Most people budget not for true emergencies — which are, thankfully, rare — but for what we might call predictable surprises. For example, there is no such thing as emergency vehicle or home repair. All cars and homes will require repairs and maintenance, even if you don’t know when. For true car or home emergencies, there’s insurance.
Saving for retirement in America is so difficult in part because the surprises are so unpredictable — not to mention unpleasant: inflation, outliving your money, going to a nursing home. And our insurance — Social Security — is inadequate. The impossible task of retirement planning reminds me of a New Yorker cartoon I cut out and saved for so long it’s turned yellow: One member of a couple looks up triumphantly from a kitchen table covered in papers and says, “If we take a late retirement and an early death, we’ll just squeak by.”
Social Security ought to be a nearly perfect way to manage retirement uncertainty: Social Security pays a benefit no matter how long you live and is adjusted for inflation. But it’s too small to live on, so we must have other sources of income.
Only a few Americans who are very rich or who live on traditional defined-benefit pensions don’t fear running out of money. My mother, for example, lived on less than $25,000 per year. She was so worried about money she avoided visiting her friends. When she died suddenly at age 84, she had plenty left. Seeing all the money she saved for emergencies made me sad.
But of course, none of us know when our time will be up. Retirement planning requires playing the longevity guessing game. Compared with actuarial life tables, males tend to overestimate, and women underestimate, their life expectancy. To more accurately predict the unknowable, you can look at U.S. Vital Statistics: In 2019, a 65-year-old White woman could expect to live an additional 21 years; her Black male counterpart another 17 years. Life expectancy calculations by socioeconomic class are more complicated, but the Brookings Institution provides one of the best. According to them, women born in 1940 in the top 10% of household earnings who lived to age 50 were expected to live another 28.5 years. Women in the bottom 10% who lived to age 50 were expected to live only another 22.2 years. Rich people have more of everything, including life span.
All this uncertainty makes planning for retirement harder. Consider: Someone making average earnings, about $70,000 per year, at 65, needs $750,000 to supplement Social Security to maintain living standards for 25 years. Assuming a life expectancy of 85, not 90, reduces the number to $650,000. That’s a big difference!
You can plan perfectly and still be surprised. I knew one couple, married for 40 years, who worked good professional jobs longer than they had to so they’d be sure they’d have enough. Two months after they left their cold Northern city to spend their golden years in the sunny Southwest, the wife was diagnosed with terminal cancer. Before her diagnosis, longevity tables predicted she would live another 20 years. Instead, she died three years later. They’d followed expert advice to a T. An early death was possible, just not probable or predictable.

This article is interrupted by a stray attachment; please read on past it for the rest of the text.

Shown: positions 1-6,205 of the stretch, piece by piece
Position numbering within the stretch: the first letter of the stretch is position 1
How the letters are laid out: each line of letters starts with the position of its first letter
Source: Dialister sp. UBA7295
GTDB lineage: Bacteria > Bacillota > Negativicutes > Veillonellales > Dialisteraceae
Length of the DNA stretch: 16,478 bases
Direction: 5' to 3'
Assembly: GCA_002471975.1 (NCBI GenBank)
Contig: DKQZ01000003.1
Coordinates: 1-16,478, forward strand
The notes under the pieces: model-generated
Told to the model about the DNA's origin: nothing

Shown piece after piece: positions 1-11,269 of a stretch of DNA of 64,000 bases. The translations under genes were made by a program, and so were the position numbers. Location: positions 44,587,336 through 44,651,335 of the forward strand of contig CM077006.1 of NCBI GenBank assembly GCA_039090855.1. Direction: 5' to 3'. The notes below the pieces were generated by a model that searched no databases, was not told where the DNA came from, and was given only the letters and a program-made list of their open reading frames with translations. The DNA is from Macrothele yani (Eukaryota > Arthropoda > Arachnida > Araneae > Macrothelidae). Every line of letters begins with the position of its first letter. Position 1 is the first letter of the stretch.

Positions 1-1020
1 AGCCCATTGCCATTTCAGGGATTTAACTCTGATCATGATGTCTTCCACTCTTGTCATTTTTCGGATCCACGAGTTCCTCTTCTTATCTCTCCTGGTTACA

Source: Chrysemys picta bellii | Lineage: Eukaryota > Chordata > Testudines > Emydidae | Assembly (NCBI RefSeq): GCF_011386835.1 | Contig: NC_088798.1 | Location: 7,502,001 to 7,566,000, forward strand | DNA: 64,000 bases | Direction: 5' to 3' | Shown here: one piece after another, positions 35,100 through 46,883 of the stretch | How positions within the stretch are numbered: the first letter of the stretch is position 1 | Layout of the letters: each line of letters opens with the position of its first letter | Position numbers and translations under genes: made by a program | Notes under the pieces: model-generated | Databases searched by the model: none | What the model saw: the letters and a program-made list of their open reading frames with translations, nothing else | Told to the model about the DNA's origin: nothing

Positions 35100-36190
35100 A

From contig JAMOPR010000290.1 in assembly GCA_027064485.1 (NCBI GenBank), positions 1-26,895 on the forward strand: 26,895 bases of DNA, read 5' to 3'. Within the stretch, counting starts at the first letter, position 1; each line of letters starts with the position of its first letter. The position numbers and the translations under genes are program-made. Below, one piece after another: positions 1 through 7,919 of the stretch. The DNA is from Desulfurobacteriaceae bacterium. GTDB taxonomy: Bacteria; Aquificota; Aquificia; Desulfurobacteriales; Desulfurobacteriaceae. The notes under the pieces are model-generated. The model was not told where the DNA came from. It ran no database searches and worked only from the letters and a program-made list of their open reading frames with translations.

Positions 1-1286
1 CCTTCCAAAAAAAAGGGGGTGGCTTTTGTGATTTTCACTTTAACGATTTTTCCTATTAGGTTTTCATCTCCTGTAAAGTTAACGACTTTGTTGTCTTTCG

What about saving for a nursing home? This is an area where most of us worry more than we should. Only about one-third of Americans currently between the ages of 57 and 61 will spend any money on nursing home care at any point in their lives — and for 43% of people, private or public insurance will pay everything. Only 5% of us will fund long nursing home stays, costing $47,000 or more. (Commercial long-term care insurance is a bad bet for most people.)
Many people are able to save for life’s unpleasant surprises because they’re predictable. With retirement planning, the only thing that’s predictable is that it will be expensive. For decades, personal finance experts have nagged and shamed Americans to save more, but the average retirement account balance of 65-year-olds is just $225,000. About half of people have saved nothing at all. The vast majority of retirees do not have enough, no matter how long they live. We need universal retirement savings accounts, low-cost and inflation-indexed annuities, a strong Social Security system, and Medicare that pays for long-term care.
Because of the do-it-yourself nature of retirement saving, too many people outlive their savings or hoard money they should be spending — and everyone has too much anxiety. To plan correctly in this system, you need to know unknowable things. The US needs better systems to help people cope.
Note: Email me with a financial surprise you’re concerned about, and I’ll write some advice about how to plan around it.
More From Writers at Bloomberg Opinion:
• Citigroup Age Bias Lawsuit Pits 50-Somethings Against Each Other: Stephen L. Carter
• The World’s Oldest Trees Can Outlive Anything Except Humans: Faye Flam
• Inflation Beast Won’t Lie Quietly Again for a Long Time: Allison Schrager
This column does not necessarily reflect the opinion of the editorial board or Bloomberg LP and its owners.
Teresa Ghilarducci is the Schwartz Professor of Economics at the New School for Social Research. She’s the co-author of “Rescuing Retirement” and a member of the board of directors of the Economic Policy Institute.
More stories like this are available on bloomberg.com/opinion